How do progressives talk to those Catholics and Christians on the right who helped put our current president into office? How does our Christian faith, our understanding of Christ and his teachings inform our choices that seem so far apart, and at odds with each other? How do we come together to share in polite dialogue our beliefs, in order to come to a better understanding of each other? This has to happen if we are to move forward to build the kingdom Christ talked about. We can’t just talk to those who we agree with. This is where the last phrase of our motto comes into play: “in all things charity.” That’s the key.
500 years after Luther posted his 95 thesis on the door of that church in Whittenberg, we’re in the midst of another reformation. They don’t happen over night. They are long, drawn out affairs. Change is not just on the horizon. It is here, and there is no way to stop it. We are moving into the unknown. Christianity is changing. Churches are changing, some faster than others.
What does it mean to call yourself a Christian in the 21st Century? Can Christianity exist without the church? I had a phone conversation with a woman who was very involved at Eliot way before my time. She no longer wanted to come to church. She said praying and reading the bible was all you needed to be a Christian. I suppose for some that may be true. It was for the desert fathers living in isolation centuries ago.
But Jesus formed a community of followers. Without them there would be no church, or Christianity. For decades a formal “church” didn’t exist, but there were communities, who bonded together in people’s homes, who shared meals and stories and rituals, and took care of each other. There are communities doing that today, meeting in homes and coffee shops and store fronts, and even pubs. It doesn’t take a big building, but it does take community to “be the church.”
This sermon began with a ‘call story.’ What are we being called to do in these turbulent times of change - in the church and in our country? Jim Antal, the Minister and President of the MA Conference of the UCC sent out a reflection this week entitled “Called to be the church… at a time such as this.” This is not a time to hibernate in the desert with our bibles. We are being called to action.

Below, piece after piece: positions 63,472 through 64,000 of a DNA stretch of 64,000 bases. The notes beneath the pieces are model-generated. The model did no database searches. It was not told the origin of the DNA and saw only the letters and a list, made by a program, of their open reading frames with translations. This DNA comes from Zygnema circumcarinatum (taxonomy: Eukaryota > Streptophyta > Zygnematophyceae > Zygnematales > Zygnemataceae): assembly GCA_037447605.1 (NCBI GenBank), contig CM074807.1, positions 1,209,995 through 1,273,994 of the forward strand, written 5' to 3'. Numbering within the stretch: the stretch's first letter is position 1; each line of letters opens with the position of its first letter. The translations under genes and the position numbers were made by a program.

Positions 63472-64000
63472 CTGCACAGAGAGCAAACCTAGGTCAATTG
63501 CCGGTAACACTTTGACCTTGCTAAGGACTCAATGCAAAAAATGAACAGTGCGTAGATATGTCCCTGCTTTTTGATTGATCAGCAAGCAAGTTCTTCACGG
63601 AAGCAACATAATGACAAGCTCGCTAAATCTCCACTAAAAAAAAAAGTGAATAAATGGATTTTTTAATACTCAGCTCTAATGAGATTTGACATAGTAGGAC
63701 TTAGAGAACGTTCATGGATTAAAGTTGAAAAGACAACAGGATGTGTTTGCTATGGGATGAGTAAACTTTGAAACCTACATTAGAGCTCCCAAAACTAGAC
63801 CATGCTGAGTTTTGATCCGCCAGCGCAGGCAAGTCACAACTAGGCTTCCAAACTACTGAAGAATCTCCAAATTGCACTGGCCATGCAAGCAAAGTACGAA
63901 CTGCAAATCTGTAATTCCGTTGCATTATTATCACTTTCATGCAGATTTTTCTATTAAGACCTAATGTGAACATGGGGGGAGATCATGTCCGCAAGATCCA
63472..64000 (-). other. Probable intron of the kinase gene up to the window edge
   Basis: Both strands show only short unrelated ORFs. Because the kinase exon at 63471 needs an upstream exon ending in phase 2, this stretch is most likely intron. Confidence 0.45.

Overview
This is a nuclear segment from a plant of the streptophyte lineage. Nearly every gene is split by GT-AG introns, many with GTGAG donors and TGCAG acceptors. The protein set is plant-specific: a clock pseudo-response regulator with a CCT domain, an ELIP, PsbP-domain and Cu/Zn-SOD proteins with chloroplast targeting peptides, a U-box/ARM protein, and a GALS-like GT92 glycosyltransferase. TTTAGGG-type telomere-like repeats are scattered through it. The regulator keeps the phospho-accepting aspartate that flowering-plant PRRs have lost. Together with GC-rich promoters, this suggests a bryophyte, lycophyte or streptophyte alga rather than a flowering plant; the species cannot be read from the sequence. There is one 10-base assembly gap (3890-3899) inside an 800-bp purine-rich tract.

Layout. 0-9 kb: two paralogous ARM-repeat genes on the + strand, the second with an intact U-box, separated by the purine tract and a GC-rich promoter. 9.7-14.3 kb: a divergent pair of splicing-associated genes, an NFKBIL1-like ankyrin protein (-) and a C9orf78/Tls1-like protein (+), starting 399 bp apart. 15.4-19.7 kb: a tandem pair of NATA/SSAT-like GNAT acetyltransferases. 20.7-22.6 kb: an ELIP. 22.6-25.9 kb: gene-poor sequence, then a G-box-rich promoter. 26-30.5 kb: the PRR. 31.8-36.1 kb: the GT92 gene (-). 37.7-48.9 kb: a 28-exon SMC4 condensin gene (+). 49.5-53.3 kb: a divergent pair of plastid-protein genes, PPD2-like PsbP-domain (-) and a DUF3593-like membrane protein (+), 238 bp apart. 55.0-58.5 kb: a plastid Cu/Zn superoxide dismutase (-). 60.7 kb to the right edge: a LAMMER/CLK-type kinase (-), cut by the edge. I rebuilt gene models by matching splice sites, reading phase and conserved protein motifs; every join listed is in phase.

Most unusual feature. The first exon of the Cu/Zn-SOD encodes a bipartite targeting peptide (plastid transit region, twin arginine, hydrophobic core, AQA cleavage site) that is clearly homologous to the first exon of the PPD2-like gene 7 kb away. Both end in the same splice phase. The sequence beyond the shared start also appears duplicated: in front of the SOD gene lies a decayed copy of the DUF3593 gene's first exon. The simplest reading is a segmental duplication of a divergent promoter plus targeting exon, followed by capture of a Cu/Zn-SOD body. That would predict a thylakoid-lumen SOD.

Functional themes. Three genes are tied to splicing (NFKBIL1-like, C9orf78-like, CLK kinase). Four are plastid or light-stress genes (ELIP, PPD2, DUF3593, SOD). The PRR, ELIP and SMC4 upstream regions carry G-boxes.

What does it mean to Be The Church? How many of you have read the sign we placed on the front lawn this past year? I put it on the front of our bulletin today. Let’s read it together:
BE THE CHURCH
Protect the environment. Fight for the powerless.
Care for the poor. Share earthly and spiritual resources.
Forgive often. Embrace diversity.
Reject racism. Love God. Enjoy this life.
Many of us in the UCC ordered these aprons to wear at the Women’s March yesterday in Boston. A lady happened to notice mine as we were standing, waiting to march and she started reading it. After she finished, she said “That’s beautiful!” Yes, it is. It’s what it means to Be The Church.
Our country and our world needs the church more than ever, to come together, to speak out, and to take action - to truly be the church, one, that if Christ were walking around today, he would be proud of. It’s all about love, that’s what always draws us together, acknowledging that despite our differences, we are all God’s beloved children.
Yesterday, many of us in the UCC met for the Women’s March in Boston at the Duck Statues, adorned with those cute pink hats. From there we prayed and marched to the Commons behind our BE THE CHURCH sign to join 175,000 peaceful people exercising their right to the First Amendment. Over a couple dozen from Eliot attended the march. I can’t tell you how uplifting it was to see all those people streaming in to the Commons, from every direction. This is what it means to be the church.
Ted Loder, in a sermon he preached years ago about Jesus calling those first fishermen, describes Jesus asking us to follow him into a new way of living: “To follow our love over the walls of fear and narrow nationalism, over the hedges of racism and religious dogmatism, over the fences of poverty and exploitation, to shape uncertainty into justice and peace and beauty and glad inclusion of everyone into the feast of the human family.”
That’s what many of us did yesterday. That’s what we will be called to do each day forward.